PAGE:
If you’re due for a graphics card purchase, odds are good that you’re not starting from scratch. Perhaps you’re doing one of those every-three-years-or-so PC makeovers common in the mainstream desktop crowd. Well, three years ago, ATI (still independent from AMD at that point) had just released its Radeon X1950 parts, with the XTX variant ringing in right around $450. At this time, everyone was still obsessing over speeds, feeds, and gaming features. As such, the press liked to tout the fact that the XTX was making the jump to GDDR-4 memory, although the other X1950 models were all doing well with their 256-bit wide GDDR-3 memory buses. Chips were built on a 90 nm fabrication process, cards generally used the PCI Express x16 slot interface, and the graphics libraries supported with the then-current DirectX 9.0c and OpenGL 2.0. The object of the game was to use traditional architectures and just ratchet them up as fast as possible.
What a difference a few years makes. Just as we’ve seen happen with CPUs, graphics processors made several architectural leaps. The new goal wasn’t necessarily to strive for lightning fast frequencies. If cores could made more efficient and make better use of parallel processing, total performance would naturally follow. For example, the following year, with the advent of the HD 2000-series, ATI made the leap to unified shaders in its desktop GPUs. A shader is a little program designed primarily to perform a graphics rendering task. For example, vertex shaders would alter the shape of an object, while pixel shaders could apply textures to individual pixels. Inside the GPU, designers dedicated blocks of circuitry to running those shader tasks. The X1950 had integrated hardware for eight vertex shaders and 48 pixel shaders. The downside of this architecture was that if, for instance, an application needed a lot of vertex operations done but not much pixel processing, all eight vertex shaders would be cranking away while most of the pixel shader circuitry would sit around idle, filing its nails, waiting for something to do. The 2000-series introduced unified, programmable shaders, so any block of shader circuitry could perform any suitable shader task—vertex, pixel, or otherwise. A mid-range 2000-series card could suddenly blow through that vertex-intensive task in less time than the X1950 XTX, even when based on lower clock speeds and at lower price points.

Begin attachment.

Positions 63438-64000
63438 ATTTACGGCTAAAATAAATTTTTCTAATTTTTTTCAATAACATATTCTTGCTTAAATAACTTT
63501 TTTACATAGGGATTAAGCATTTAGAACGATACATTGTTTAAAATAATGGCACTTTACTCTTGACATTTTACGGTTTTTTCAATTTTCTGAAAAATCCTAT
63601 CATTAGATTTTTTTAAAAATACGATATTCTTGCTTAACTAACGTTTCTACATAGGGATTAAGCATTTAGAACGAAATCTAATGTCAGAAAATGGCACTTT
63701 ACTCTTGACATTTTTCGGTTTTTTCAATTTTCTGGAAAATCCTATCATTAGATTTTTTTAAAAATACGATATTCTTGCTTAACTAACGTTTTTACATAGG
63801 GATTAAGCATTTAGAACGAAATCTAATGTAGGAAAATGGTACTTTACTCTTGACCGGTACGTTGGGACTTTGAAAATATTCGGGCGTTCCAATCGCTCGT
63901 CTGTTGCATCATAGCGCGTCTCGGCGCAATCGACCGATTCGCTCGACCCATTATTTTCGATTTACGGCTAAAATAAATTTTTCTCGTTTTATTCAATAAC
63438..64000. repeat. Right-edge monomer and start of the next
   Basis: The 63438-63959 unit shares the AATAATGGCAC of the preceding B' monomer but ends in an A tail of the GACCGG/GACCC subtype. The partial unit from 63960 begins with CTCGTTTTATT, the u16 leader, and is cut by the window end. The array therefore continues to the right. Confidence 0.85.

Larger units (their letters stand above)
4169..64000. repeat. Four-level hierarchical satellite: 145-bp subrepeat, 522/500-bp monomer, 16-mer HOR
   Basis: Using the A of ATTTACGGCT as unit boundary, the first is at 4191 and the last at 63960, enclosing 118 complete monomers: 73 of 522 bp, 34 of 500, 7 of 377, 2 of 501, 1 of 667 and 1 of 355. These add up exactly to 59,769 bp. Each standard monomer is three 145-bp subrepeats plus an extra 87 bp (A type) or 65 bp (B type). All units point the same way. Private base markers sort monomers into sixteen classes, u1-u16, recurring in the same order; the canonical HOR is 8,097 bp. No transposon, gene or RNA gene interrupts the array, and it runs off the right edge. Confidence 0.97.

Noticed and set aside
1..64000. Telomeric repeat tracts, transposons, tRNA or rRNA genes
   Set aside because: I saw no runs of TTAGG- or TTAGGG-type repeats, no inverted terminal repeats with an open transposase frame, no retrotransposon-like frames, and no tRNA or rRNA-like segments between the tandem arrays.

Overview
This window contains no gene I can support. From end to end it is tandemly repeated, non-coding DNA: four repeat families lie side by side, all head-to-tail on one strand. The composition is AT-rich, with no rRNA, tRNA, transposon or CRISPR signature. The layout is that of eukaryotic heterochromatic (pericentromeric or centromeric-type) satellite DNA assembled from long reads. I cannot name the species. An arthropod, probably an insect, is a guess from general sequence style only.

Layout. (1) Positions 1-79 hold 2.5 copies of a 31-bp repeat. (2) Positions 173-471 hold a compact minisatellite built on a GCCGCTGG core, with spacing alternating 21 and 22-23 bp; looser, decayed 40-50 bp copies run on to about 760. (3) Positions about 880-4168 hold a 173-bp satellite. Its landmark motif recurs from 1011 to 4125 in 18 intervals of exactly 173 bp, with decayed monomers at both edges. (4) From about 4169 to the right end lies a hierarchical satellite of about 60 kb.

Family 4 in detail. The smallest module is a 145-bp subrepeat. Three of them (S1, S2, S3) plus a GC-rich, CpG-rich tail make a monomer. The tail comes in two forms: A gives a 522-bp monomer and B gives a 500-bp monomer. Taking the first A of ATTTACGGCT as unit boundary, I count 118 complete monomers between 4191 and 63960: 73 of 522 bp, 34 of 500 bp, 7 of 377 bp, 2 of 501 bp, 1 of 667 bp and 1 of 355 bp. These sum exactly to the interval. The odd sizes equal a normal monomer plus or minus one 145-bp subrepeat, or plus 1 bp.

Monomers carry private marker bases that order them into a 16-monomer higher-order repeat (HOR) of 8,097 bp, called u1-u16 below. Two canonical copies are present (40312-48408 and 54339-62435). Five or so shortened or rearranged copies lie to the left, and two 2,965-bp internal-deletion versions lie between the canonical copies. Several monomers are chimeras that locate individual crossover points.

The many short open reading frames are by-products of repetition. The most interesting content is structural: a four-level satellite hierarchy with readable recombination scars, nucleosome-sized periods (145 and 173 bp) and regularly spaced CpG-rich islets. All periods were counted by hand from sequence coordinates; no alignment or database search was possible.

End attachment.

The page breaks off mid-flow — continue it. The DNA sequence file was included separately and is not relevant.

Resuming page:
Similar sorts of advances have appeared in other areas around the GPU. The ring bus architecture that debuted with the X1000 evolved, widened, and grew to encompass a PCI Express bus connection, allowing for more efficient data exchanges with the surrounding system. The PCI Express bus itself migrated from version 1.0 to 2.0, doubling the interface bandwidth. Graphics library support updated all the way to DirectX 10.1 and OpenGL 3.0. By the time, AMD/ATI reached the 4650/70 chips (code-named RV730), the fab process had shrunk to 55 nm and the number of transistors in each processor mushroomed to 514 million—over five times the 80 to 90 million found in the X1950 chips made only two years prior.
What was AMD doing with all of that extra circuitry? Keep reading.